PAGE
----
And these bat mitzvah students found the opportunity to read from the Torah, which is the privilege that the bat mitzvah ceremony confers on a newly minted Jewish adult, far more meaningful than many 13-year-olds might be capable of perceiving.
“It means an unfolding of something I’ve wanted to do all my life,” Markowitz said.
The first bat mitzvah for a girl in America was in 1922, for Judith Kaplan, the daughter of Rabbi Mordecai Kaplan who founded the Reconstructionist denomination. But the coming-of-age ceremony didn’t extend to girls in most synagogues for decades more. The Jewish Women’s Archive reports that 35 percent of synagogues in the Reform movement, the most liberal denomination, offered bat mitzvahs by 1953.
It took until the 1970s and 1980s for the bat mitzvah to become a common offering for girls. The most traditional Orthodox synagogues still do not allow girls to read from the Torah.
The women in the Chevy Chase class covered the entire spectrum of Jewish experience in the United States over the past century. Gottlieb and Markowitz grew up in Orthodox synagogues where women were strictly separated from men and were never allowed to read from the Torah.
Laufe grew up at Rodef Shalom, the historic temple where the Pittsburgh Platform — the document that laid out the groundbreaking format of Reform Judaism in 1885 — was drafted. In the early, innovative decades of classical Reform practice, all sorts of traditions fell by the wayside. No one in Laufe’s childhood congregation had bar or bat mitzvahs — boys or girls.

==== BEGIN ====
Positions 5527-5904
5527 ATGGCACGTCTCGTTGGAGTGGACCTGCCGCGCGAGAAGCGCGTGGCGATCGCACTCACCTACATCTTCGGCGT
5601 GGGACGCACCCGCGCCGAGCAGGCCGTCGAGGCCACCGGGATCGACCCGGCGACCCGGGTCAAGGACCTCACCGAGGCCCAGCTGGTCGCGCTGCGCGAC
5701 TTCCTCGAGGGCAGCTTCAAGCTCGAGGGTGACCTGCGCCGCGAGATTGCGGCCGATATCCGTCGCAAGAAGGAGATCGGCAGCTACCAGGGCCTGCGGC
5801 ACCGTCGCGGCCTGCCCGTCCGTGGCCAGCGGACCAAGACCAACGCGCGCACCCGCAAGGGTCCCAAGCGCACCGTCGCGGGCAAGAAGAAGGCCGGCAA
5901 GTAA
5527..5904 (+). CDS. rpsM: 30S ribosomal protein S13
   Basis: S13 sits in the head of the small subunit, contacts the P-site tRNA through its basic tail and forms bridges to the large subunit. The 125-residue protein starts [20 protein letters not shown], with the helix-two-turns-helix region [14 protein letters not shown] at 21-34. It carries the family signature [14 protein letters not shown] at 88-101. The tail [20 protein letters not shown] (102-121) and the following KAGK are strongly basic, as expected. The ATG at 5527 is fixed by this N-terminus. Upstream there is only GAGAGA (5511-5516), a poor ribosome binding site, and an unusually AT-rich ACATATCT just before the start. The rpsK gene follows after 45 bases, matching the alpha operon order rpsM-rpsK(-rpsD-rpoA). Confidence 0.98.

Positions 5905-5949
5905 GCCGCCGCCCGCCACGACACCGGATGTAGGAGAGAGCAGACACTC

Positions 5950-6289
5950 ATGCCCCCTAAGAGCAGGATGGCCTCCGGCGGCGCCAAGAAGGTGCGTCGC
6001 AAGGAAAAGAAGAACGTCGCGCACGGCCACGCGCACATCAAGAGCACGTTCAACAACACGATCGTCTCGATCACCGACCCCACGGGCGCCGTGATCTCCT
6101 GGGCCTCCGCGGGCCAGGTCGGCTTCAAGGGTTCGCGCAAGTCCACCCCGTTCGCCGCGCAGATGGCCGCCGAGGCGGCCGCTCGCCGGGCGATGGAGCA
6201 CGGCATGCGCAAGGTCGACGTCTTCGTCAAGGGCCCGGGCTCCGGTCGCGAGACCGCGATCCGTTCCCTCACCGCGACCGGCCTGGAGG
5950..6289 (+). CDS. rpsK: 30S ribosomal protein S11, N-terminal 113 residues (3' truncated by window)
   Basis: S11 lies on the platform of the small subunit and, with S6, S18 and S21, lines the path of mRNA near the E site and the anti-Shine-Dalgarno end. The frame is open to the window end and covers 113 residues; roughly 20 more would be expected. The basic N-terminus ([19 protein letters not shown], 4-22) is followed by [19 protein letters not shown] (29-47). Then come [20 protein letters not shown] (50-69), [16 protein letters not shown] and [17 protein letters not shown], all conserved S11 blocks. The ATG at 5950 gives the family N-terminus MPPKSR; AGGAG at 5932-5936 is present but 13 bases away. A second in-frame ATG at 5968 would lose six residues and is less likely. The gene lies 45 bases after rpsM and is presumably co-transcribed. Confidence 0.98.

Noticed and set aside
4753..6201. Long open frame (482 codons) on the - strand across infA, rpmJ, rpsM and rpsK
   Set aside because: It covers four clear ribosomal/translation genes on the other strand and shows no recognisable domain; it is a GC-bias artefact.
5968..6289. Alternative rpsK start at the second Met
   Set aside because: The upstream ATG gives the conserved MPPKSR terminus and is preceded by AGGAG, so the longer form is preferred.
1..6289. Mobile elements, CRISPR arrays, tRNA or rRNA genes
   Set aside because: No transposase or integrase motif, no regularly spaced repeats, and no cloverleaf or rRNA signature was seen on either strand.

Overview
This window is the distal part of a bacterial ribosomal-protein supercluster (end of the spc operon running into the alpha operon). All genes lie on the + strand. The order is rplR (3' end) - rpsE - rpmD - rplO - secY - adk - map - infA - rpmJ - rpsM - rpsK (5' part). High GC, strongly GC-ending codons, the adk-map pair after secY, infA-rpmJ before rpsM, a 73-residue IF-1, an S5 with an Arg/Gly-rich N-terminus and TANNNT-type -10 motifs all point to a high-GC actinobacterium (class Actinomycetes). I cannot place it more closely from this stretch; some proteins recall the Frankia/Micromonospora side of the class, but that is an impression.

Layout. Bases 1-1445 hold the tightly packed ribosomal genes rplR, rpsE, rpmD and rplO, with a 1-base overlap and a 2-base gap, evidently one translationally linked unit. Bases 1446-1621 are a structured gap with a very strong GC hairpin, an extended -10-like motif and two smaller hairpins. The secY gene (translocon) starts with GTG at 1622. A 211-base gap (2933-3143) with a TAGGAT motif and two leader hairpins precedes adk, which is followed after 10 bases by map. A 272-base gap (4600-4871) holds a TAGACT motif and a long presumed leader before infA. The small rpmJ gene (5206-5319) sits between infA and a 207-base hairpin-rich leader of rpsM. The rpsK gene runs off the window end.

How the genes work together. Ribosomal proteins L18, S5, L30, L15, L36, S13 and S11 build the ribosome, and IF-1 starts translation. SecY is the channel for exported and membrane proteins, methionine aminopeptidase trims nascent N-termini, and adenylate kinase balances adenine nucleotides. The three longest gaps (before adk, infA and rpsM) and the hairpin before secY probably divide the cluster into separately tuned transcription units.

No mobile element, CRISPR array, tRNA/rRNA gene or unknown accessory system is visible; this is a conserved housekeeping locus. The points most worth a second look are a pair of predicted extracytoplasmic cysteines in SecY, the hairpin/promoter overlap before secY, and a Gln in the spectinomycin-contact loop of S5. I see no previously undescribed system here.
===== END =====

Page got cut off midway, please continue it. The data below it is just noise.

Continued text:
Even when these four women’s daughters reached bat mitzvah age, women were not fully included in Judaism.
Gottlieb’s daughters had some of the first bat mitzvahs in their Conservative temple, in 1960 and 1963, she said. Markowitz’s two daughters had bat mitzvahs at the synagogue that Markowitz helped found, where she ran the Sunday school designed to give girls and boys a strong Jewish education.
But Laufe’s daughter did not have a bat mitzvah — until she decided to have hers alongside her own daughter.
Solan’s two daughters also did not have the chance. And their mother was always keenly aware of unfairness toward women, especially in the religion she loved, they said on Saturday when they spoke at what was supposed to be their mother’s bat mitvah ceremony.
Before her death, Solan had wanted to do two things, her daughters said: celebrate her bat mitzvah and cast a vote for the first female president.
Speaking to a reporter in April when the bat mitzvah service was still a month away, Solan said she came up with the idea of an adult bat mitzvah for women of her generation after many conversations with her peers. “I met all these women who seemed to have been deprived of having a bat mitzvah,” she said. “I don’t want to be left out of anything.”
Gottlieb, Laufe, Markowitz and Solan had gathered at their retirement home, practicing Hebrew songs that they had waited their entire lives to sing as bat mitzvahs.
Each of their Jewish experiences had brought them there. Soon, it would bring them to the Torah at last, even if they had to approach the scroll with their walkers — or in Solan’s case, only in spirit.
That day in April, Solan looked around the table approvingly. “We’ve come a long way,” she said.
This post has been updated.